Bill Clinton's Mannerisms and Traits
December 16, 2010 8:58 AM   Subscribe

What were/are Bill Clinton's "class markers" that caused people to highlight his working class background when he was president or running for president?

I've been reading a number of articles about the U.S. working class over the last few days, and the theme of Bill Clinton appealing to working class voters (and annoying the elite) because of the working class traits and mannerisms he sometimes displayed in spite of his good education keeps popping up.

I must be missing something. I have never spent much time in the USA, but he basically presented like a "generic American" (problematic label but work with me) to me.. Can anybody fill me in on the working class traits and mannerisms that Bill Clinton displayed? Really all I can come up with is that he had some tendency to put on weight.
posted by Deep Dish to Human Relations (31 answers total) 7 users marked this as a favorite
This isn't so much a "trait," but the fact that he was raised by a single mom played a role in this view.
posted by Ideal Impulse at 9:04 AM on December 16, 2010 [5 favorites]

I'd guess his Arkansas accent had something to do with it.
posted by something something at 9:06 AM on December 16, 2010 [1 favorite]

Accent, and word choice (though these are pretty voluntary, when he wants to he sounds very educated). He talks like a country boy, although he doesn't lay it on so thick that you'd immediately think that.
posted by bluejayk at 9:07 AM on December 16, 2010

His accent, his ability to accentuate his accent when it suited him, eating frequently at McDonald's, giving interviews to MTV, playing the saxophone on TV.
posted by proj at 9:08 AM on December 16, 2010 [2 favorites]

The eating of McDonalds, fried chicken, potato salad, BBQ, etc. was mentioned fairly often.
posted by salvia at 9:13 AM on December 16, 2010

Mod note: few comments removed - just answer the question or move on please.
posted by jessamyn (staff) at 9:14 AM on December 16, 2010

He was a Good Ole Boy. Aw shucks and that stuff.
posted by spicynuts at 9:15 AM on December 16, 2010

Oh and I have this memory of some caricature portraying him as talking with his mouth full while wagging a half-eaten drumstick at the listener.
posted by salvia at 9:15 AM on December 16, 2010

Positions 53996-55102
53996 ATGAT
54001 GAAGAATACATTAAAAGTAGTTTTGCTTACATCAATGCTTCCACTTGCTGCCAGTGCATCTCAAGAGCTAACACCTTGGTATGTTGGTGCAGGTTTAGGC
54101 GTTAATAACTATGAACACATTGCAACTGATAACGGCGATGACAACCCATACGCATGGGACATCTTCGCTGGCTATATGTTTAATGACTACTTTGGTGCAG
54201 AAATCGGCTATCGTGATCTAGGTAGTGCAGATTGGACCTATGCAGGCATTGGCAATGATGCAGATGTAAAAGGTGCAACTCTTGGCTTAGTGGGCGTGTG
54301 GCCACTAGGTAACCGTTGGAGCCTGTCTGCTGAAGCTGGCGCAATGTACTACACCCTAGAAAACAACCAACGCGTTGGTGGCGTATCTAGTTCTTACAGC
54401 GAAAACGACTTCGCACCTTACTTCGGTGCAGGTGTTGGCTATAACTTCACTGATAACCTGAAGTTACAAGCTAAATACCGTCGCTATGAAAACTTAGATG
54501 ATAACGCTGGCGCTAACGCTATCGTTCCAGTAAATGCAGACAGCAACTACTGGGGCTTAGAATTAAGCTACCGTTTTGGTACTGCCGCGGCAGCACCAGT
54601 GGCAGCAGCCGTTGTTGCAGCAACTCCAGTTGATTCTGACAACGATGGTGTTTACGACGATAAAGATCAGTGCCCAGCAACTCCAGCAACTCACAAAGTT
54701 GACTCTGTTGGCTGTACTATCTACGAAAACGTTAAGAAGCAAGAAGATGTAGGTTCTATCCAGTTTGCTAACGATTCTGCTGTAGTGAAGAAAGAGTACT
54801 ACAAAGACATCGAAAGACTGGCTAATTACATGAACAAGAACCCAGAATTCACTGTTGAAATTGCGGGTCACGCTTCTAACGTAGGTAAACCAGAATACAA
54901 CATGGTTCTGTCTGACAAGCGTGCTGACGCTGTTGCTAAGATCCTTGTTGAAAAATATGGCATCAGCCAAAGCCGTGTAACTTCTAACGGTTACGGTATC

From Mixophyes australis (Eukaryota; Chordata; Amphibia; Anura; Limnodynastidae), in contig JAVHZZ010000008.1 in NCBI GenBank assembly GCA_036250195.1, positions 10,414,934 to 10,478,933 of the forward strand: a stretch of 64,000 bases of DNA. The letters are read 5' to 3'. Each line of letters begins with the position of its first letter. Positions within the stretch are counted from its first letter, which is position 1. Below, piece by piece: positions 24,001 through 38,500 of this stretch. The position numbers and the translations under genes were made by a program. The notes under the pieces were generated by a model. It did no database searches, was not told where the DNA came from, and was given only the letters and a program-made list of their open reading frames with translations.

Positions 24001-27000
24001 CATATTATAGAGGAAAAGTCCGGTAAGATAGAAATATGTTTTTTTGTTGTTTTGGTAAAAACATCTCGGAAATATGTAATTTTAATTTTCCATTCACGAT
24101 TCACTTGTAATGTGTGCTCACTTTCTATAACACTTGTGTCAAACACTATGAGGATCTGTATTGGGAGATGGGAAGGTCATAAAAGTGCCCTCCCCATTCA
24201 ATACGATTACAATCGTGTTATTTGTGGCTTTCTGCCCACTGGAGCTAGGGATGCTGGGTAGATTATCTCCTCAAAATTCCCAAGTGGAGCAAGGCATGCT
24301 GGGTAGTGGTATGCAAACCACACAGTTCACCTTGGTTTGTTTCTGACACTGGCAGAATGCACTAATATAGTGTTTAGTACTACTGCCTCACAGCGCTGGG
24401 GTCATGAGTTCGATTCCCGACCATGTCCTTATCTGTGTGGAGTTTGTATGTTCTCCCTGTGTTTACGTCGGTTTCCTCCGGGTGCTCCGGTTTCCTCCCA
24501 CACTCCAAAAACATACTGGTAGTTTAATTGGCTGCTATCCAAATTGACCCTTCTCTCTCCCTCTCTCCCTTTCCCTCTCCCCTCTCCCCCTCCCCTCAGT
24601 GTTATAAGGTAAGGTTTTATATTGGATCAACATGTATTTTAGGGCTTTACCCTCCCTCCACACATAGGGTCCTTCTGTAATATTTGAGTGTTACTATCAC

Using the name Bill instead of William. Playing the saxophone. Appearing on David Letterman talk show (and playing the saxophone on that show). Had an embarrassing family member.

Also, I heard a joke during the Obama campaign: If Obama is elected, he wouldn't be the first black president; that was Bill Clinton.
(Here's an article)
posted by CathyG at 9:16 AM on December 16, 2010

(and annoying the elite)

Clinton didn't annoy the (national) elite because of his working class mannerisms as much as he annoyed conservatives because he could essentially "be a Democrat" and "get away with it."

Clinton did kind of annoy a lot of "DC society" because he wasn't much part of the DC dinner party crowd, but rather had a core social group of people he worked with back in Arkansas.

But the things that would identify Bill Clinton as coming from a southern middle class/working class background were: his accent, his physique (not obese but definitely "tubby"), his love for McDonald's food, and the kinds of women he was associated with (Gennifer Flowers, Paula Jones, Monica Lewinsky).

The saxophone is sort of a classmarker among those who are concerned about those things: definitely more of a middle class/middle America sort of instrument to play (you can't picture George H. W. Bush playing the saxophone, can you?).

I think it's hard to understand a lot of this looking at it from 2010-- Bill Clinton is now definitely part and parcel of America's elite society, but when Bill Clinton ran for president almost 20 years ago, one couldn't help but wonder, "what is this guy from Arkansas doing running for president?"
posted by deanc at 9:25 AM on December 16, 2010 [1 favorite]

When they had the interview (with Barbara Walters? before the election?) of Bill and Hillary together and she defended his alleged affairs by saying "I'm not all Tammy Wynette Stand by Your Man" (referring to a classic country song). That sealed it for me.
posted by cda at 9:29 AM on December 16, 2010 [1 favorite]

At the time, his southern accent was seen as sort of redneck-ish. Though of course his successor's affected/phony southern accent was seen as making him a Man Of The People.